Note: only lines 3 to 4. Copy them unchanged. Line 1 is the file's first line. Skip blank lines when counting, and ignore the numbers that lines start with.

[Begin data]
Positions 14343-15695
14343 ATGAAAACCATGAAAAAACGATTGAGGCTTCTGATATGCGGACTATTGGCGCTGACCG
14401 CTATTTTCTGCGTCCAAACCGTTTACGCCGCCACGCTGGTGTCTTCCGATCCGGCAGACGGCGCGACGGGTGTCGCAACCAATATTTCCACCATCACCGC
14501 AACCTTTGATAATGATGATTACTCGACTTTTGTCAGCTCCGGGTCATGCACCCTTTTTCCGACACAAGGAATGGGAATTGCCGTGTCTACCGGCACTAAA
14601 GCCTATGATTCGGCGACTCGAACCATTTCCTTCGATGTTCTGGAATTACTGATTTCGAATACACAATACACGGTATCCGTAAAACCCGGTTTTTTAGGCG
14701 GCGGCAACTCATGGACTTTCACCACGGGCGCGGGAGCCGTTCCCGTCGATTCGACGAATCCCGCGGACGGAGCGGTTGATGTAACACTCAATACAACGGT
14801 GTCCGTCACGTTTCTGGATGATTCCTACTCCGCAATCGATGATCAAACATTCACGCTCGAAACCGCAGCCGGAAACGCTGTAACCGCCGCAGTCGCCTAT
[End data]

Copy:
14401 CTATTTTCTGCGTCCAAACCGTTTACGCCGCCACGCTGGTGTCTTCCGATCCGGCAGACGGCGCGACGGGTGTCGCAACCAATATTTCCACCATCACCGC
14501 AACCTTTGATAATGATGATTACTCGACTTTTGTCAGCTCCGGGTCATGCACCCTTTTTCCGACACAAGGAATGGGAATTGCCGTGTCTACCGGCACTAAA